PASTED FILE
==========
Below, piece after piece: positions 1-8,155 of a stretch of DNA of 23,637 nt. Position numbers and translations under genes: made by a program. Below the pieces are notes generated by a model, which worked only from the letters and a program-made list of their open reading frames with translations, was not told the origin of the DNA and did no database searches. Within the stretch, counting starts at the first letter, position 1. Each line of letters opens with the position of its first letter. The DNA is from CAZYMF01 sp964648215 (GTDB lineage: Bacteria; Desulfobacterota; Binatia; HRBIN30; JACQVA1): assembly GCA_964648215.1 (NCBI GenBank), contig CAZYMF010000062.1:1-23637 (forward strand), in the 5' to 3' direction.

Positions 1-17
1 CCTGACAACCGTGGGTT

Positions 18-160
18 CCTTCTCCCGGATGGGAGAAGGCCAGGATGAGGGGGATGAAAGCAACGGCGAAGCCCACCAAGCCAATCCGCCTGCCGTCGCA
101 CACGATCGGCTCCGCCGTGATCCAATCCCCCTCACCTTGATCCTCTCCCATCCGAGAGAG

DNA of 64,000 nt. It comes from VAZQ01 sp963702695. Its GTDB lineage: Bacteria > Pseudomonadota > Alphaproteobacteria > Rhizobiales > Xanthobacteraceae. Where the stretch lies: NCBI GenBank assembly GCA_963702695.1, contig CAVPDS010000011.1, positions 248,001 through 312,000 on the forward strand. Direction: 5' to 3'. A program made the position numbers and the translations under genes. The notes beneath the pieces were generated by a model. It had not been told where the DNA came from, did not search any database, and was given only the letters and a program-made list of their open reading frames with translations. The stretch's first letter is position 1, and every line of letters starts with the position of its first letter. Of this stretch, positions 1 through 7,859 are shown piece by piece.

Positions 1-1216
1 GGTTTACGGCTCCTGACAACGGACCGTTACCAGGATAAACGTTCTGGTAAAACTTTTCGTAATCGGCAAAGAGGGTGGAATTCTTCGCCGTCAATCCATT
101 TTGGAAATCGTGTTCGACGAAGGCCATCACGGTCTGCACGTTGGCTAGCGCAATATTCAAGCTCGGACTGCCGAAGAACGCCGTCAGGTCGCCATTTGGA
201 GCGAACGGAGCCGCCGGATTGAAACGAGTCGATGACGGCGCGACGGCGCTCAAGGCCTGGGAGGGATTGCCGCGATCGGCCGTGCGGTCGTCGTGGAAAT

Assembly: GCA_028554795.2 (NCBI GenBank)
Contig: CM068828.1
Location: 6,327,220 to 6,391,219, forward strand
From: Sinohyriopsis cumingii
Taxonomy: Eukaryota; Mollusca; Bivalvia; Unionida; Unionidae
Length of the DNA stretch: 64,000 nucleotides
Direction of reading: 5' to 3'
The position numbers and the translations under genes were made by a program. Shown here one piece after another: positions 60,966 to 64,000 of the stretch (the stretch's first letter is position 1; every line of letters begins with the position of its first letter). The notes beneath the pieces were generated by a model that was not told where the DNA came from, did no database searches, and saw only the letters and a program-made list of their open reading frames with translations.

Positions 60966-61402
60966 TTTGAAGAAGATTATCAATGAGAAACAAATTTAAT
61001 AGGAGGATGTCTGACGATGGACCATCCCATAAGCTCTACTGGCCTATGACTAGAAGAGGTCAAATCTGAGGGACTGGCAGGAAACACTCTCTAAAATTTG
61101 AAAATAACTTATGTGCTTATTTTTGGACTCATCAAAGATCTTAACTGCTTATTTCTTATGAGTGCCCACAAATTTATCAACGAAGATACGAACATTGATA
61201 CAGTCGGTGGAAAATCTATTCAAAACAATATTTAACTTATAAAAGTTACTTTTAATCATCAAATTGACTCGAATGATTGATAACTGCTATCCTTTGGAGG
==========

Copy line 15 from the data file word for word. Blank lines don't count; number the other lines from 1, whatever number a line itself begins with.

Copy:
From: Sinohyriopsis cumingii